Snake’s got his silencer aimed at the female assassin.
There’s spotlights now, because that’s what you’ve always wanted.
RELEASE DATE: April 1990
“Metal GEEEEAAAAR?” Well, yes and no. Snake’s Revenge is the unofficial North American/European sequel to the first Metal Gear for the NES, but not only did Hideo Kojima have nothing to do with it, he wasn’t even aware of its presence until one of the game’s developers told him about it (props to Wikipedia). This led Kojima to make his own canonical sequel Metal Gear 2: Solid Snake for the MSX (the more you know!) So where does that leave the Super Mario Bros. 2 of the Metal Gear series? Snake’s Revenge may not be developed by Kojima, but it does a “solid” job at imitating its older brother – which is to say, it’s hard and not very good.
The original Metal Gear involved 8-bit stealth, non-linear progression, and layers of confusion. If one didn’t have an FAQ or an old Nintendo Power laying in front of them, it could be difficult to deduce where you were supposed to go. Snake’s Revenge eases a bit on the confusion. As you progress, there are several different paths to take and different areas are opened up once you acquire certain items and key cards, just like the original. As a whole, though, the map layouts and objectives don’t feel nearly as overwhelming or daunting as the original. What is frustrating are how powerful and numerous the guards are in this game, particularly with their awe-inspiring line of sight. They can’t see behind them or to their side, but if you are barely in front of them at all – even if you’re on the other side of the screen – they see you and they’ll alert more guards. Worse still, the guards will chase you from screen to screen, so unlike the original Metal Gear, you’re no longer safe if you try to run away. Unless you knife their backs on the sly, every encounter you have with the guards will lose you points off of your life bar (don’t rejoice about a life bar – it really doesn’t matter). The guards are everywhere too, which makes progression a very slow and annoying process; you will die a lot en route to accomplishing your objectives, thanks to the guards’ uncanny ability to hit you wherever you move.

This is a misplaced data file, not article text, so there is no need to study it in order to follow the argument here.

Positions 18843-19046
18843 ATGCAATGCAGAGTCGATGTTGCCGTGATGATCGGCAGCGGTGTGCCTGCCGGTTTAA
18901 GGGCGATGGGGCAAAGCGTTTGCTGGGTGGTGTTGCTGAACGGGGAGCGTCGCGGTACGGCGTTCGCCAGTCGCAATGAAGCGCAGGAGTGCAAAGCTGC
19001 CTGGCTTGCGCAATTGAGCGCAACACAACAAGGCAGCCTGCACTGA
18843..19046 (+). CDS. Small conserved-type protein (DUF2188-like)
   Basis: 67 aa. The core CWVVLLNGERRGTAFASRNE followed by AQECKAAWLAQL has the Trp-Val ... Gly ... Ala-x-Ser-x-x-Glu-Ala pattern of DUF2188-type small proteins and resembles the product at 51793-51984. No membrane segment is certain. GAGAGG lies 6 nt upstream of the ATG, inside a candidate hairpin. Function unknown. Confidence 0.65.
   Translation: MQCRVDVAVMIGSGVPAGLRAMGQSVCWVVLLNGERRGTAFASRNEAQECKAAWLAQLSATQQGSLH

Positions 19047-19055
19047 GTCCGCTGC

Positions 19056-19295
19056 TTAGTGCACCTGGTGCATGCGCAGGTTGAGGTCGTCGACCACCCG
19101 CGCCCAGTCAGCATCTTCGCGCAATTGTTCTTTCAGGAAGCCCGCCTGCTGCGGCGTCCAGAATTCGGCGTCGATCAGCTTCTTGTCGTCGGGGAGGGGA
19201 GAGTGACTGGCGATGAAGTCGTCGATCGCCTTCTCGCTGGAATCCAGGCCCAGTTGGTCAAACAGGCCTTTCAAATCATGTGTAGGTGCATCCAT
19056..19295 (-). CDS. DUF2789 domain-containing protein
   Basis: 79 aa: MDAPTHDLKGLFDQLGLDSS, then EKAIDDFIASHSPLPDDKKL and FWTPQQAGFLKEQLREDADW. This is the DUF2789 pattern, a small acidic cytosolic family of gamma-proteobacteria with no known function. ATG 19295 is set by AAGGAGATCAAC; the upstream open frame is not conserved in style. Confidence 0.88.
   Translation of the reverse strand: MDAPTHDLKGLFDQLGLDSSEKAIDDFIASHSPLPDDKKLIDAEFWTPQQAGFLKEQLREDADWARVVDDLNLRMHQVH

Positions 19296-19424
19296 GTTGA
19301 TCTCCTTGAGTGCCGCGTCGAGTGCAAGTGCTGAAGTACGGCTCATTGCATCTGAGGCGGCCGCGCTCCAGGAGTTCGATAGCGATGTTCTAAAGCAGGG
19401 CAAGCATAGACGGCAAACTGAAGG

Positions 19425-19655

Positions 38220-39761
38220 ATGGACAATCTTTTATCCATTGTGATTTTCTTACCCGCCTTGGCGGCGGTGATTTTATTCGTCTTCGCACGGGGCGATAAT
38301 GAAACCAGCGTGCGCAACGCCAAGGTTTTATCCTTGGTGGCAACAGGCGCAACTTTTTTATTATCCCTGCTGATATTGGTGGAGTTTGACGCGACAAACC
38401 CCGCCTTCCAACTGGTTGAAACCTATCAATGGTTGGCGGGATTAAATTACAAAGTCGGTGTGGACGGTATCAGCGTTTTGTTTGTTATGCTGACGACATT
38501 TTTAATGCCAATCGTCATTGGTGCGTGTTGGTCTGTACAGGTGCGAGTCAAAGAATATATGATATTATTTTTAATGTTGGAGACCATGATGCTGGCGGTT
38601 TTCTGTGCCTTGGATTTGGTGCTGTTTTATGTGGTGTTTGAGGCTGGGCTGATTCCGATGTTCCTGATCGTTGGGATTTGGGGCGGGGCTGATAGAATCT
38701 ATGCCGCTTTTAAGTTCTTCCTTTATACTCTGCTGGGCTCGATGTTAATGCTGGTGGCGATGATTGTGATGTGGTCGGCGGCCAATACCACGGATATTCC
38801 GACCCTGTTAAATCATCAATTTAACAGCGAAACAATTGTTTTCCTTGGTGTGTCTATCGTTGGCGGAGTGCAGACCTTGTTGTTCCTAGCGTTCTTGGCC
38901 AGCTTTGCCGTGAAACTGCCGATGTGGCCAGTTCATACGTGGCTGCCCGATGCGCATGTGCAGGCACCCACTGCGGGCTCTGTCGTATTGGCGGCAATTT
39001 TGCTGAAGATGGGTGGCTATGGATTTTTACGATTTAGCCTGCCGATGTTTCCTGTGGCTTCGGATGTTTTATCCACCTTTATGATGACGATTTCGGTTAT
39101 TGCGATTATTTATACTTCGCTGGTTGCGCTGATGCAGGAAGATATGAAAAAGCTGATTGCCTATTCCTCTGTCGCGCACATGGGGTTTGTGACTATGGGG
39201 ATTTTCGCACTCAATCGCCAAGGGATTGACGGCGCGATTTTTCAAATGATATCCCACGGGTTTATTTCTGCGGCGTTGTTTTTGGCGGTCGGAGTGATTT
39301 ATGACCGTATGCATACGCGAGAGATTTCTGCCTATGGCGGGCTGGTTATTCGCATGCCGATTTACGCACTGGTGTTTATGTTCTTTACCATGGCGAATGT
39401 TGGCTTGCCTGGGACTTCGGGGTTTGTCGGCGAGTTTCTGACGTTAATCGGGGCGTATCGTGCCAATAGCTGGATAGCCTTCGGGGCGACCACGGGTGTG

Metal Gear and Snake’s Revenge are both unnaturally difficult, but in different ways. Obtuse progression and poor design limit Metal Gear, while the enemies’ superhuman strength dominates Snake’s Revenge. Better to skip ahead to Metal Gear 2: Solid Snake to play what is essentially a 2D Metal Gear Solid and the first Metal Gear game that somewhat captures Kojima’s tripped-out vision of war and humanity.